In this episode–recorded just as families began sheltering in place–Susan talks with Dr. Christine Carter about how to help teens be less vulnerable to anxiety and depression. Parents with young children will also hear great advice for cultivating confidence and a strong sense of self.

 

 

Christine Carter, Ph.D., is an author, speaker, and coach. Her books include The New Adolescence: Raising Happy and Successful Teens in an Age of Anxiety and Distraction (2020), The Sweet Spot: How to Accomplish More by Doing Less (2017) and Raising Happiness: 10 Simple Steps for More Joyful Kids and Happier Parents (2011). A sociologist and senior fellow at UC Berkeley’s Greater Good Science Center, Carter draws on the latest scientific research in psychology, sociology, and neuroscience to help her clients lead their most meaningful, joyful, and productive lives.  She lives with her husband, four teenagers, and dog Buster in Marin County, California. https://www.christinecarter.com/

In this episode, you’ll learn:

• Some of the fantastic things about raising teens
• Ways to foster kids’ independence while sheltering in place
• Ideas for reducing risk of depression in adolescents

 

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Transcript here:

Speaker 1:

Hello and welcome to the Parenting Without Power Struggles. I’m your host, Susan Stiffelman. I’m a marriage and family therapist and the author of Parenting Without Power Struggles and Parenting with Presence. How are you all doing? I’m so glad we get to be together and come together, especially with my friend Christine Carter. Hi Christine. We’re going to have a great conversation about teens and many of the people listening will be having more actual face to face time with their teenagers because so many schools are out. So I think it will be a timely episode. But first everybody, I want to as always share some information with you. If you’re interested in more parenting support, especially right now, you can go to Susanstiffelman.com you’re going to find lots of things including a free newsletter that consistently offers articles and tips and support and inspiration.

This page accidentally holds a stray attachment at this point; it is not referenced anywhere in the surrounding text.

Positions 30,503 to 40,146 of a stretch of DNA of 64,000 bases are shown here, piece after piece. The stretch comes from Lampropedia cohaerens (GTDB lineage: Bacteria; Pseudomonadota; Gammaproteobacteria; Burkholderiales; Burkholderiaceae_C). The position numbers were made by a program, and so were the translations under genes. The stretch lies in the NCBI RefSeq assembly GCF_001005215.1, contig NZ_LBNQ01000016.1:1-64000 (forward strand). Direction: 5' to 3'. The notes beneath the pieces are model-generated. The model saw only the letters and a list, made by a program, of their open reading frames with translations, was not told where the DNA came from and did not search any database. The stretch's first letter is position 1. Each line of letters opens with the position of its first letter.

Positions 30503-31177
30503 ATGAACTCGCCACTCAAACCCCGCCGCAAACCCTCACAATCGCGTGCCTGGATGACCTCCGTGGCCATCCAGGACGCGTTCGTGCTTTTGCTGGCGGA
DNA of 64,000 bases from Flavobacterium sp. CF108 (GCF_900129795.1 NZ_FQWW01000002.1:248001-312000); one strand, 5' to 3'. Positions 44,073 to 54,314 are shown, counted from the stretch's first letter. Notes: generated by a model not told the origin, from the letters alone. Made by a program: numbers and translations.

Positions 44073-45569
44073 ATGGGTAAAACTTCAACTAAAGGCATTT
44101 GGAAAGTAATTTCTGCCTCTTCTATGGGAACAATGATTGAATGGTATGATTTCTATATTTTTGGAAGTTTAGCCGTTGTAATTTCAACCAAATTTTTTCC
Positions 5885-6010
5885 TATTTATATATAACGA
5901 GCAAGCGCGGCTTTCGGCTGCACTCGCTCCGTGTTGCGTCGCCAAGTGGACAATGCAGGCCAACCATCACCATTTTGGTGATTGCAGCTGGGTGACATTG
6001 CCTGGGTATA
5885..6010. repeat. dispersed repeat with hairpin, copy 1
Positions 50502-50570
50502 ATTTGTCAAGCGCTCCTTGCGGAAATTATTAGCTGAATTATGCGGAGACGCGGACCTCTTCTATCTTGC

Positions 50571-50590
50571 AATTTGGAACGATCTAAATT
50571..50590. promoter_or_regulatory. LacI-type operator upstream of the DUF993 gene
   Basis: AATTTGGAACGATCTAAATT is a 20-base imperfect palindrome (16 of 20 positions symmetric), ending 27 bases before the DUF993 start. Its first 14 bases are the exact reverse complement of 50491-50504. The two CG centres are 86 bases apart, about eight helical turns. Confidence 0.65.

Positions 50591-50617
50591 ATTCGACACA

Speaker 1:

And you can also find master classes there, whole list on topics like helping anxious children thrive, highly sensitive children and parents. And the class I did with you, Christine, The New Adolescence, which was super fun. And we’re going to pull from that class and give people a little bit of a taste today. For those of you who want more support, please check out the monthly Parenting Without Power Struggles membership program where I work with parents personally. You can go to Susanstiffelman.com/membership and if you use coupon code Podcast19 your first month will just be a dollar and we meet twice a month. We, I do coaching and answer questions and you know, we sort of have a virtual hug, handholding just to have a place to go for reliable guidance. So if that’s of interest to you, please check that out. There’s lots of resources susanstiffelman.com so now let’s get started with today’s episode with Dr. Christine Carter.

 

Speaker 1: